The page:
Showing posts with label Fleetwood Mac Unleashed Tour Review - Ft. Lauderdale. Show all posts
Showing posts with label Fleetwood Mac Unleashed Tour Review - Ft. Lauderdale. Show all posts

Friday, April 24, 2009

REVIEW: Fleetwood Mac Live in Ft. Lauderdale

Fleetwood Mac's underlying drama means great show

The chemistry of former lovers who have reconciled — but realize things never can be the same — and the human drama that goes on with being close-quartered colleagues, or in this case, professional musicians, can be seen by all the world on Fleetwood Mac’s stage.

The band, founded by drummer Mick Fleetwood in the late 1960s, has evolved over the years, and its most prominent lineup, minus keyboardist/singer Christine McVie, played a 23-song set that lasted two hours and 30 minutes Thursday night at the Bank Atlantic Center in Fort Lauderdale.

Singer and “welsh witch” Stevie Nicks, guitarist and vocalist Lindsey Buckingham — the onetime couple — played off one another and at times sang to one another throughout the show.

Even those sitting in the upper reaches of the 20,000-seat — and almost full — arena could see, on the massive screens above each side of the stage, the expressions of remorse and reconciliation on the faces of Nicks and Buckingham as they played the ballad “Sara.”

Nicks’ singing and Buckingham’s melodic guitar playing were supported by the thunderous rhythm section of Fleetwood on drums and John McVie on the bass guitar.

“Every time we get together, we sit in rehearsal and try to make each return a little different,” said Buckingham, who turns 60 on Oct. 3. He did not look or play like his age. “This time, we said, ‘Let’s just go out there and have some fun.’”

And so they did.

Fleetwood, approaching his 62nd birthday on June 24, looks like Santa Claus. Except he stands a few inches taller — he’s 6-foot-6 — and wore black, not red.

Also unlike St. Nick, Fleetwood sports a silver pony tail and has eyes that bug out of his head.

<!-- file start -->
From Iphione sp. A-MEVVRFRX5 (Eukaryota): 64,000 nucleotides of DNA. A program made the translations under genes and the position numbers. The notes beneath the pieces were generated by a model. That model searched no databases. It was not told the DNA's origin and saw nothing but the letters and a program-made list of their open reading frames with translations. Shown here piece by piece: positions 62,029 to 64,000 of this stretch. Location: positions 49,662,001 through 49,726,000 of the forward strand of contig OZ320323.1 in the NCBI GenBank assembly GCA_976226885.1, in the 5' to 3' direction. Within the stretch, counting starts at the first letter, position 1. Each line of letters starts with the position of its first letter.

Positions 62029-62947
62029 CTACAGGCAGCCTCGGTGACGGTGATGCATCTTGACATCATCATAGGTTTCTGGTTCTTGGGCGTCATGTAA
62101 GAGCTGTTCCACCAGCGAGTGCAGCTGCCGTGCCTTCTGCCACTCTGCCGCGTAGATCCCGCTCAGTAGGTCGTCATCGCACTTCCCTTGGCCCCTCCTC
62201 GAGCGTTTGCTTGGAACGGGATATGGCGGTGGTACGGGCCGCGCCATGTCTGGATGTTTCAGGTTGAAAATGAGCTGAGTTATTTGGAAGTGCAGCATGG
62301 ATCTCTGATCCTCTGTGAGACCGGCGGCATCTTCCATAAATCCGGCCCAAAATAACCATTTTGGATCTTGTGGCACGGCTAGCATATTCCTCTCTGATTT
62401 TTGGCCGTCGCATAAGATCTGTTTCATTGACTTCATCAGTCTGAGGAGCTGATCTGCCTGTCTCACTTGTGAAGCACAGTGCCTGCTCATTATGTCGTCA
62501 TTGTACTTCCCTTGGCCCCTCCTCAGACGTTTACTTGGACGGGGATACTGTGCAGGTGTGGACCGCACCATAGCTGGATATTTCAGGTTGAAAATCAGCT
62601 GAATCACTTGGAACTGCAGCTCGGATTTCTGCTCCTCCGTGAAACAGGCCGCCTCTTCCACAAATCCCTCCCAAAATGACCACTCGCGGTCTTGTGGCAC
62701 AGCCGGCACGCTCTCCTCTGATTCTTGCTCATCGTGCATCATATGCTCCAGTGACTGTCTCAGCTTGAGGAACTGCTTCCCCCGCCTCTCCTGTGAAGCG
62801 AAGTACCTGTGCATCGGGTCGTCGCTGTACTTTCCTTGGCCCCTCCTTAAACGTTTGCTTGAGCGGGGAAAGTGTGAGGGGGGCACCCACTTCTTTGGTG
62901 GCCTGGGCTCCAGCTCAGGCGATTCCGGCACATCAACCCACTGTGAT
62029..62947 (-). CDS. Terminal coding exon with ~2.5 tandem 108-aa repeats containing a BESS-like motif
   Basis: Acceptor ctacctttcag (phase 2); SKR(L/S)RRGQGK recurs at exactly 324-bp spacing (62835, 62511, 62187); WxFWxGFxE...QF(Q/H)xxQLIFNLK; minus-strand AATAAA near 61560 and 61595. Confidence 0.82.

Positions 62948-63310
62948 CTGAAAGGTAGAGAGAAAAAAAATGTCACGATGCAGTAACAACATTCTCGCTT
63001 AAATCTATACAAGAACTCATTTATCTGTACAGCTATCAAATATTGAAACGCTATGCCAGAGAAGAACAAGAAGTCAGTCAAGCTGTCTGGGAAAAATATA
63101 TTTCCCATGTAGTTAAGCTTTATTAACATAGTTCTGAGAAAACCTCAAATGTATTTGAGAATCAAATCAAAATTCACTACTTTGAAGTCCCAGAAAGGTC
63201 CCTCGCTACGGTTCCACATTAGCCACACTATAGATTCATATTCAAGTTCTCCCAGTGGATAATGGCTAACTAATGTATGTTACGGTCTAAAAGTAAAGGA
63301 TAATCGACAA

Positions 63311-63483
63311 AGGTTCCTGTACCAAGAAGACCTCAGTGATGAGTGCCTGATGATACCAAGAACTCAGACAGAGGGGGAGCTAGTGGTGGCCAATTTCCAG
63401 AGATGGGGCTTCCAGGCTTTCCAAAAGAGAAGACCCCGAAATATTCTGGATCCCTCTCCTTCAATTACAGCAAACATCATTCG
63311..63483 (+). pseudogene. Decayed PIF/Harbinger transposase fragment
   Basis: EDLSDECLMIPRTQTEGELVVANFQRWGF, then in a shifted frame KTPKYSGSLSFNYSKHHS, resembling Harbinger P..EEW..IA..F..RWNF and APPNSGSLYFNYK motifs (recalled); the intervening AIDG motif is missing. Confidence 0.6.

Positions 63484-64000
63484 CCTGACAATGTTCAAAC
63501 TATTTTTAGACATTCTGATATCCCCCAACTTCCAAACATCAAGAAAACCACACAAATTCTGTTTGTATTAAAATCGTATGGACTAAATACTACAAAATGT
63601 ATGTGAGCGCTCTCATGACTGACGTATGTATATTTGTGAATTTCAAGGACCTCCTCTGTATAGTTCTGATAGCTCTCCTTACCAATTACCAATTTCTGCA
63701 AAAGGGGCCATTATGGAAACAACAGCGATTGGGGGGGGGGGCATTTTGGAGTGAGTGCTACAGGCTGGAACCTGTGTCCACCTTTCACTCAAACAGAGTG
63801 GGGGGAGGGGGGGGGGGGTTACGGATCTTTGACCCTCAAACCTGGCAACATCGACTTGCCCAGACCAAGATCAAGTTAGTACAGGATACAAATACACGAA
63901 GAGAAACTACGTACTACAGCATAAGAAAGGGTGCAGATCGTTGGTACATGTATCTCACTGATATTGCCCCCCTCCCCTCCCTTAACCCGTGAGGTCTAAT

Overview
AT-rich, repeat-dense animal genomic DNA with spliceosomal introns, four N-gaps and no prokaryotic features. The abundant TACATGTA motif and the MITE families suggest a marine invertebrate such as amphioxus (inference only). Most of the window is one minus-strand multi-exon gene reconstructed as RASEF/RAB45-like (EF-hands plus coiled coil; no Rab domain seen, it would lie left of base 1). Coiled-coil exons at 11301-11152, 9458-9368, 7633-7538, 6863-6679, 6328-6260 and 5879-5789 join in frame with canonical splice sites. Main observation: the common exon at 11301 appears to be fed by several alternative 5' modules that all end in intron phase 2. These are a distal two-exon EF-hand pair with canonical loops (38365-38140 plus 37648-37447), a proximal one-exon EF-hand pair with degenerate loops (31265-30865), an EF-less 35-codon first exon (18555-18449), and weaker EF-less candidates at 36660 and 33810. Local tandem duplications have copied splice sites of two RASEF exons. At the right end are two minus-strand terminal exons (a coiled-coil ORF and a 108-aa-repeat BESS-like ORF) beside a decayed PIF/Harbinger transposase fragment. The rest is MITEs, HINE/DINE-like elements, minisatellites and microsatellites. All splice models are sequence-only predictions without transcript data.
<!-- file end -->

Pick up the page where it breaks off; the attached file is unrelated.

And he sure can play the drums.

Pounding on the drums the entire night, Fleetwood finally had his chance for a solo.

After ending the 20-song set with “Stand Back,” and “Go Your Own Way,” most of the crowd did not go anywhere. They stuck around for the encore.

Toward the end of “World Turning,” the rest of the band, which included five supporting musicians, left the stage, leaving it to Fleetwood.

Following a five-minute drum solo, his bandmates returned for “Don’t Stop.”

And the band didn’t. They did one more song during a second encore, concluding the show with “Silver Springs.”

Fleetwood Mac opened with “Monday Morning” and “The Chain.”

Other highlights included “Gypsy,” “Rhiannon,” “Gold Dust Woman” — during which Nicks’ donned a gold-colored scarf — and this reviewer’s personal favorite, the bluesy “I’m So Afraid.”

REVIEW: Fleetwood Mac Better Than a Big Mac - Live in Ft. Lauderdale

Fleetwood Mac
April 23, 2009
Bank Atlantic Center, Sunrise, FL
By: Michelle F.

Better Than: A Big Mac

Having seen Fleetwood Mac at least a dozen times, and Stevie Nicks on her own probably twice as many, suffice to say I have a bit of history to compare Thursday night's stop in SoFla for the Fleetwood Mac "Unleashed: Hits Tour 2009."

For all the Mac fans out there (I am one of you, remember, before you continue reading further), there's no doubt of the talent and greatness of each of these demigods, including Ms. Nicks, Lindsay Buckingham, Mick Fleetwood, and John McVie. But Thursday night's concert left a hollow spot in my gypsy soul. The multi-Grammy-winning Rock and Roll Hall of Fame inductees haven't released any new material since 2003's "Say You Will." So this latest tour is to dust off the old chestnuts that continue to make this band a draw whether there's something new to pitch or not.

Fleetwood said in a recent interview, "For the very first time, we're going out on the road without an album. All of the energy is really about just getting out there and putting on a show that really resonates emotionally."

Mick, that sounds all well and good, so what happened?

On Thursday night, every one was on autopilot. It was like my old bar band days when we'd be like, "Let's collect the money and get the hell outta here" after singing an evening full of cover tunes. Then, the crowd loved it, so we had done our job. Same thing with Fleetwood Mac, who has now become a cover band of their own tunes. The crowd loved it, so they had done their job.

At least Stevie remembered what Florida city she was playing in. A few years ago, while I was reviewing a show in Philadelphia, Nicks blurted out, "Hello, Pittsburggggh!" This time it was, "Fort Lauderdaaaaaaaaale. It's great to be here!"